“Assuring access to the Global Commons will be the central challenge of the coming decade.” Dies ist der Kernsatz einer Studie von Major General Mark Barrett, Dick Bedford, Elizabeth Skinner und Eva Vergles. Als global commons werden die Bereiche See, Luft, Weltraum und Cyber definiert. Die Studie wurde im Rahmen des NATO Transformation Commands unter dem Titel Assured Access to the Global Commons verfasst. Wir möchten an dieser Stelle die Aszüge vorstellen, die für einen maritimen Blog interessant sind:
The maritime domain has been used by humans for millennia, air for a century, and space for about six decades. Cyberspace, the newest domain, has been widely available for less than thirty years, yet more than a quarter of the world’s population now use it every day, and that number continues rapidly to expand.
The four domains have many similarities and are closely interwoven, yet each has its own distinct properties, and thus they need to be addressed both individually and as a whole. Maritime, air, space, and cyber are crucial enablers of international security and prosperity. Most of the nations that are members of NATO, and many of its partners, have highly globalized economies that depend on assured access to all four domains.
“The ocean is a mighty harmonist.” William Wordsworth
The maritime domain, the oldest and best understood of the four domains of the Global Commons, has been used by humans as a highway for trade and conquest ever since the first Phoenicians began to explore the Mediterranean Sea more than 4000 years ago. Today, many consider the maritime domain, the international waters of the world’s oceans, to be globalization’s circulatory system.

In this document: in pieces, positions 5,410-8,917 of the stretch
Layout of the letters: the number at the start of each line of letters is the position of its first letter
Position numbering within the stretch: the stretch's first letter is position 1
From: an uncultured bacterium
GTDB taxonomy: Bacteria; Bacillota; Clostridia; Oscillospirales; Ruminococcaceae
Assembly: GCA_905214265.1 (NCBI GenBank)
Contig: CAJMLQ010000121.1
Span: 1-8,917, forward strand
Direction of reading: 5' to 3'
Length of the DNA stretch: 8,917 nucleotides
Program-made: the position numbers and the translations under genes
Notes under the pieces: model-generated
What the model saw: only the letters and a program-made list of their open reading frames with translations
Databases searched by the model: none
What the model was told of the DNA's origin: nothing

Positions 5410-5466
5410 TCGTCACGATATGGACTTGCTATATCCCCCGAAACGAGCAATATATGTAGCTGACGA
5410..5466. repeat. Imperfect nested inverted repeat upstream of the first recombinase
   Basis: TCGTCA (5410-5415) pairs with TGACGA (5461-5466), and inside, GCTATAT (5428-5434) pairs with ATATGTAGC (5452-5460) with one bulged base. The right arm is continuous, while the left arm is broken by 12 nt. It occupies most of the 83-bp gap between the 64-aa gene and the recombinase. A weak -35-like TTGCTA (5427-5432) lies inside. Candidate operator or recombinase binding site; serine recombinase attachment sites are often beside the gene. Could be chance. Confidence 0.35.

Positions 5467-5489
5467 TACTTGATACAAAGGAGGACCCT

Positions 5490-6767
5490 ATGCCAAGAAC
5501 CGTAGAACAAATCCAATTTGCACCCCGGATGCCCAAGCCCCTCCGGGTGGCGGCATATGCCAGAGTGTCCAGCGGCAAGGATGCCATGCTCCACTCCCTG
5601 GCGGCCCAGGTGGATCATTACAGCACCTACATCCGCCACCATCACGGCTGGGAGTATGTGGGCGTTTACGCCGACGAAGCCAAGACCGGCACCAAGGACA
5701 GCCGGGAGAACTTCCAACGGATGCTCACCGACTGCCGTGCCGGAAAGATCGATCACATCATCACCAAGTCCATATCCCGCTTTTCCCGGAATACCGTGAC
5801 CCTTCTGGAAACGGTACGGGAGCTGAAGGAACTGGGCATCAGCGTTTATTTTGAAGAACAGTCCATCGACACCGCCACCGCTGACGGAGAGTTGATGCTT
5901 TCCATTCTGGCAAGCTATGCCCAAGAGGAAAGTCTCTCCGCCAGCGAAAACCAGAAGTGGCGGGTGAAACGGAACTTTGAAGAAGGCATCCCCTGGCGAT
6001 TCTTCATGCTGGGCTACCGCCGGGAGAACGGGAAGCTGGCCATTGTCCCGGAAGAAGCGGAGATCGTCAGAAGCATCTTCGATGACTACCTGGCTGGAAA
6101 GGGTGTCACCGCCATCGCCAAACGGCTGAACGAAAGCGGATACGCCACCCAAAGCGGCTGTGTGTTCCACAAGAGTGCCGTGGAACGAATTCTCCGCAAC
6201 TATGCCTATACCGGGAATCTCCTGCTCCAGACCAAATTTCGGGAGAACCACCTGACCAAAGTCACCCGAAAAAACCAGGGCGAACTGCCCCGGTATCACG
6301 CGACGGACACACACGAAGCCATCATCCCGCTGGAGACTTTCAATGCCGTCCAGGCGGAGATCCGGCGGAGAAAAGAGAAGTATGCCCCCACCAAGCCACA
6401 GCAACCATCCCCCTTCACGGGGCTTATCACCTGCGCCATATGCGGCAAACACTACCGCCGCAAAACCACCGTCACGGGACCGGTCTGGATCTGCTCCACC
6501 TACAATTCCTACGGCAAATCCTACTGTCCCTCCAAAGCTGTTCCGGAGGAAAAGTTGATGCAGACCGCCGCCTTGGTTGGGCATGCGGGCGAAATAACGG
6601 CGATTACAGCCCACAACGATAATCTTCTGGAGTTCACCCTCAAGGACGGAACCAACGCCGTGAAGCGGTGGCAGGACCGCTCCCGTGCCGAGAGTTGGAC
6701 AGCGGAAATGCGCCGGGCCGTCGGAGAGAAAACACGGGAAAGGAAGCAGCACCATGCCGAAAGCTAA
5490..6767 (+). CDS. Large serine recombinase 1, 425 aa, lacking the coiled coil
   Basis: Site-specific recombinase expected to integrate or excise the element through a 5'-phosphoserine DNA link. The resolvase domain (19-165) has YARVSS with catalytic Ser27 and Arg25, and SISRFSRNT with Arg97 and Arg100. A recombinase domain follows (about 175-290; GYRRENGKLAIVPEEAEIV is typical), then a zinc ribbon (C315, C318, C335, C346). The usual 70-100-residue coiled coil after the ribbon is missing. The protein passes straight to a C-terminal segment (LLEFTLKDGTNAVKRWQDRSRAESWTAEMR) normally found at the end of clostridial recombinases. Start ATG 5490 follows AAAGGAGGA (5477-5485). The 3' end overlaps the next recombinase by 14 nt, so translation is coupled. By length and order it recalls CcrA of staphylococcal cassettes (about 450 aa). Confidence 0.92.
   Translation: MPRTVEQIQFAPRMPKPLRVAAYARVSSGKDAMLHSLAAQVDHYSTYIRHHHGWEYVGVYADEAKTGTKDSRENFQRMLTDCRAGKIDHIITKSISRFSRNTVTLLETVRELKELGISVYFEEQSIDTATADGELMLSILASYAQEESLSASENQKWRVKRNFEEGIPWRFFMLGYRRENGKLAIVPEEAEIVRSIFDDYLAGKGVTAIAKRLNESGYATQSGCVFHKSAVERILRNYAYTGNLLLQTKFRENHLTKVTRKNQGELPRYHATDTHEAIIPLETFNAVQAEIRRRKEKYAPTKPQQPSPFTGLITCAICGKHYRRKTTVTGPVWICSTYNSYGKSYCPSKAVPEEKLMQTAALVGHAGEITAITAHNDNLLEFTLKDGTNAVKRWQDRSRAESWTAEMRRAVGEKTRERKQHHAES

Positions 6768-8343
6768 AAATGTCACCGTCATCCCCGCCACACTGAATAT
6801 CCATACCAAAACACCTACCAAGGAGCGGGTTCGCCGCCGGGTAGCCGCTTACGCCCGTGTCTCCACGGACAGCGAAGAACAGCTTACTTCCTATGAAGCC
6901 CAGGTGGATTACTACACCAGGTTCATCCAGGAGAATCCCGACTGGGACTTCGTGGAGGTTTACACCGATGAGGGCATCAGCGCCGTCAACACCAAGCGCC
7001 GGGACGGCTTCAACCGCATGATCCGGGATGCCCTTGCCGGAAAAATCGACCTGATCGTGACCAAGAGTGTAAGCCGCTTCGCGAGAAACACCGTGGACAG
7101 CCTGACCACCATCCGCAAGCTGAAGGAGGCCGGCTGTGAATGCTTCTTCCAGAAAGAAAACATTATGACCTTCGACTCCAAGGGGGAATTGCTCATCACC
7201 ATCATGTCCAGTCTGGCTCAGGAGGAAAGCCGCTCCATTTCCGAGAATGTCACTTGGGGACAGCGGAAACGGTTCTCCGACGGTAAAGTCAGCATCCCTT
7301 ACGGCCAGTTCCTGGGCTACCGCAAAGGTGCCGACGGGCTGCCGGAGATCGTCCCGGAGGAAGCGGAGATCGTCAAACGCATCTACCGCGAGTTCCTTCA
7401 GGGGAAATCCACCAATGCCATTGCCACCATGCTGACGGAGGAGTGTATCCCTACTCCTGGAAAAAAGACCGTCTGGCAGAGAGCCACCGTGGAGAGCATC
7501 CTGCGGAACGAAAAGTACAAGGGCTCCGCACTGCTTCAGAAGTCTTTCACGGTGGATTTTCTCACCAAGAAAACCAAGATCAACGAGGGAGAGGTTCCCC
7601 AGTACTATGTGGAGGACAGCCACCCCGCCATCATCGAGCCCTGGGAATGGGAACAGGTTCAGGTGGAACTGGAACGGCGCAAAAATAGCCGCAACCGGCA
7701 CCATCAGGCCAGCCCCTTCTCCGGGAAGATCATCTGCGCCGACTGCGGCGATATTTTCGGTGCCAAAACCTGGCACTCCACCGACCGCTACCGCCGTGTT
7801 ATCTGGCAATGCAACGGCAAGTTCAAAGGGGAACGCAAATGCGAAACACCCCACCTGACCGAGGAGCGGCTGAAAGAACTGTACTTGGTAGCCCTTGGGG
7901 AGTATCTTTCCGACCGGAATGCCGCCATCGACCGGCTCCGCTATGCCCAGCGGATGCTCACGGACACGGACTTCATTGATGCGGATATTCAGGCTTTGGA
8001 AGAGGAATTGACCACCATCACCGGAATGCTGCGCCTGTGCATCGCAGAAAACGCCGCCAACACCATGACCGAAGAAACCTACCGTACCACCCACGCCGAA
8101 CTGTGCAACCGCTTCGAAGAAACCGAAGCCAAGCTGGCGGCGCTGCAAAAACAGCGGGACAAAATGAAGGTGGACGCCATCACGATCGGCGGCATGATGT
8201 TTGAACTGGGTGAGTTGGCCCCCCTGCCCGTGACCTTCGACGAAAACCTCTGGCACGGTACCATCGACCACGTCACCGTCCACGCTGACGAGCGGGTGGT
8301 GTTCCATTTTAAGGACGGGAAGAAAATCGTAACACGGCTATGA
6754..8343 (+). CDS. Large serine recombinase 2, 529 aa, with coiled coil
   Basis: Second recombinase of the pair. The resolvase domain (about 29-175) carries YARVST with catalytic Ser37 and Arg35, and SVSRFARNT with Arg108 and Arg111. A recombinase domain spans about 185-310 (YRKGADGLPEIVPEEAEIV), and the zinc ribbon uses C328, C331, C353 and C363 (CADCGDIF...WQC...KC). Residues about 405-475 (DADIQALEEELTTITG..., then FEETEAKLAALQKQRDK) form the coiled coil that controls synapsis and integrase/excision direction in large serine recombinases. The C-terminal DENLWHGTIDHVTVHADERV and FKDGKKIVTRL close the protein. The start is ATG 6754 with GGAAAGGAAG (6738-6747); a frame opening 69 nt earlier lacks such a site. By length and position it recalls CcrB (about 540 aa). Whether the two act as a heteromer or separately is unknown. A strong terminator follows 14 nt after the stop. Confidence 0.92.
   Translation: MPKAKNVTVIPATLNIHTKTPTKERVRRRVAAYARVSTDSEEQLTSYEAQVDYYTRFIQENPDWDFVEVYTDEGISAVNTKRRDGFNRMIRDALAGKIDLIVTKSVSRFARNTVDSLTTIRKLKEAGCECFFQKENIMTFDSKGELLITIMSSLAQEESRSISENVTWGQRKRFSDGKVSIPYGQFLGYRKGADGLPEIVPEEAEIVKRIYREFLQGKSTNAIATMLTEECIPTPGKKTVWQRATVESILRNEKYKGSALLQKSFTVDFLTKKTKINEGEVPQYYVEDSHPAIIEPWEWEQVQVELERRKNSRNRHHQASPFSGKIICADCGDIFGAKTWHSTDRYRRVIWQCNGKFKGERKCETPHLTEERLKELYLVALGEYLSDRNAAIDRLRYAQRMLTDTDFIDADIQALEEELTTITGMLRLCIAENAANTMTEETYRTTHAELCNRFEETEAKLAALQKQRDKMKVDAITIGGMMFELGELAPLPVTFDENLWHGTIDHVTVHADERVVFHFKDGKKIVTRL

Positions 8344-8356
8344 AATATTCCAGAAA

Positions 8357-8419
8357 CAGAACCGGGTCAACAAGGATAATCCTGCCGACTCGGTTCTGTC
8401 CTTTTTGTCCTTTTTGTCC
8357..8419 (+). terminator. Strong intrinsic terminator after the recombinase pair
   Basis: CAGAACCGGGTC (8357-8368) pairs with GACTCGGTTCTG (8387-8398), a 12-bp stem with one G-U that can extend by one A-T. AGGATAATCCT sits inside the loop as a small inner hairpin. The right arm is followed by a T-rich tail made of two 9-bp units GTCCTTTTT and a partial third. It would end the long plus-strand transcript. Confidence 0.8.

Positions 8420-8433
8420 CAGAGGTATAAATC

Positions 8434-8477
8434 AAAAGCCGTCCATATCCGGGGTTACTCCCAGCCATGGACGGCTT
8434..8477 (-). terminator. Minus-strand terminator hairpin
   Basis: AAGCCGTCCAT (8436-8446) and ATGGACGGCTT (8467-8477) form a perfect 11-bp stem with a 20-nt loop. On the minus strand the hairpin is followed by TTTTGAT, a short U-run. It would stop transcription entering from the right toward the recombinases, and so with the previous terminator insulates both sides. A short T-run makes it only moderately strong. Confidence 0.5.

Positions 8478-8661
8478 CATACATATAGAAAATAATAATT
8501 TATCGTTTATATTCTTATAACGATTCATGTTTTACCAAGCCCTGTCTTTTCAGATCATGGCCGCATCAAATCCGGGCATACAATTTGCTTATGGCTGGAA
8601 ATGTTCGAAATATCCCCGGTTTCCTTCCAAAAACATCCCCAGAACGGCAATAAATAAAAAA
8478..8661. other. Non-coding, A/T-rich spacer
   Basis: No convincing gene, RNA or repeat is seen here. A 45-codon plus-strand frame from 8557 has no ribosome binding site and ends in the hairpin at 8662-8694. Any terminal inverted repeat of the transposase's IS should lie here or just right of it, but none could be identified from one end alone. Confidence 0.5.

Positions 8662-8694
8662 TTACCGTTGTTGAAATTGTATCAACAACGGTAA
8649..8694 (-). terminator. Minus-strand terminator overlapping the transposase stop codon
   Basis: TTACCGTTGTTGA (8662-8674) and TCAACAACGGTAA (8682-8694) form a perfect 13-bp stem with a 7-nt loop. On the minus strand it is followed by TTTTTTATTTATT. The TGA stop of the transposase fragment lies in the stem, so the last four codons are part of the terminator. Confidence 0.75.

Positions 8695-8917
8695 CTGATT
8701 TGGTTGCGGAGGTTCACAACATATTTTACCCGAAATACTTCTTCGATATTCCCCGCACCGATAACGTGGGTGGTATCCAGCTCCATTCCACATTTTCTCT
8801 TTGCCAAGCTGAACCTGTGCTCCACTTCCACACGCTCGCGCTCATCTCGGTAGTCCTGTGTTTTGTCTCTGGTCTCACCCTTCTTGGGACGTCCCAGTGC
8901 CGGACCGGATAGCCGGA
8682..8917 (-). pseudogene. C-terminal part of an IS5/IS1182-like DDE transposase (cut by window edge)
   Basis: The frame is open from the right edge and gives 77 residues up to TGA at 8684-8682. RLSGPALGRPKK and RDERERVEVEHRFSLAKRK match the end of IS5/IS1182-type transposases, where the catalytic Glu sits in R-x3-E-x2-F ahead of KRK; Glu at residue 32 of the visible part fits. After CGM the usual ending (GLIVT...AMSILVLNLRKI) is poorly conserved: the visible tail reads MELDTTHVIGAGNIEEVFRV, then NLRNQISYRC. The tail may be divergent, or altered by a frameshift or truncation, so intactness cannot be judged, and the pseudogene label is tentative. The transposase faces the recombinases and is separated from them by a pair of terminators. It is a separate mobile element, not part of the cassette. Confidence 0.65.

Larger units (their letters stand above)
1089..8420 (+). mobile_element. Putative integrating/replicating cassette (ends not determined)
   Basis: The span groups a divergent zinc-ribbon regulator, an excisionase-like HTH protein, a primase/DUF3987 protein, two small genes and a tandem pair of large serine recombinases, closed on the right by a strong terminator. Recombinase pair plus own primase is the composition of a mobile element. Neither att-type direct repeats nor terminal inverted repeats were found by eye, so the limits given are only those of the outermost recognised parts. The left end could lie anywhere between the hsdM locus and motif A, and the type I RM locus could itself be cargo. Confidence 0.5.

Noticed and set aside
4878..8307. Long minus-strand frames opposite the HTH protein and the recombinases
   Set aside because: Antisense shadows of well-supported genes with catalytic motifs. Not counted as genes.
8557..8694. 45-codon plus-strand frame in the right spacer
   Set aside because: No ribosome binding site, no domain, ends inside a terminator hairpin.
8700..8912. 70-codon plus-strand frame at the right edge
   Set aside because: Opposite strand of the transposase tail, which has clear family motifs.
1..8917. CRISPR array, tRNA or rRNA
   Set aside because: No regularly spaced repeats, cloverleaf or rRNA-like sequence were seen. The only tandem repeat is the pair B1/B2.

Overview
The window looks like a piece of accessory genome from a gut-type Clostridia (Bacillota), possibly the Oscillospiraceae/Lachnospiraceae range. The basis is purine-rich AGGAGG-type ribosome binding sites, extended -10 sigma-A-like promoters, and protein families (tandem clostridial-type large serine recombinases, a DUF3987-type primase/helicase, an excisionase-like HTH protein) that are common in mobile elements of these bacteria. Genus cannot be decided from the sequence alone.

Eighty-five per cent of all raw commodities and merchandise that move between nations are transported by sea, with a full three-quarters of that cargo transiting through international chokepoints such as a canal or strait at some point in that journey. Some 50,000 merchant ships, registered to 150 nations, and crewed by more than a million seafarers of every nationality, use the maritime domain annually. From 1968 to 2008, the volume of goods transported via the oceans of the world essentially quadrupled. More than half of the world’s oil travels across the world’s oceans. Both China and Japan import 80% of their oil through the Strait of Malacca. Thanks to maritime security, enhanced command and control via internet, and satellite-enabled global positioning, maritime commerce is a major aspect of the “just-in-time” inventory system. Containers and the ships that carry them have replaced warehouses. As in any system where timing is essential, the ocean-borne transportation system is vulnerable to disruptions, whether natural or man-made, which can create cascading effects throughout the supply chain.
The utility of the maritime domain depends on more than ships and harbours. The transmission of information such as orders, inventories, and the tracking of assets utilizes a vast network of both intercontinental undersea cables and space-based satellite links, and is a critical enabler of “just in time” business models. The naval equivalent of supply chain efficiency has been smaller crew sizes, reduced armour and survivability, and greater dependence on commercial “off-the-shelf” (rather than custom-designed) equipment. Even more than commercial operators, navies are dependent on digital communications and satellite reconnaissance and navigation for deployed operations, maritime related flight data, and missile guidance.
Hier finden Sie die vollständige Studie im PDF-Format:
Assured Access to the Global Commons, von Major General Mark Barrett, Dick Bedford, Elizabeth Skinner und Eva Vergles. Norfolk, Virginia USA, April 2011.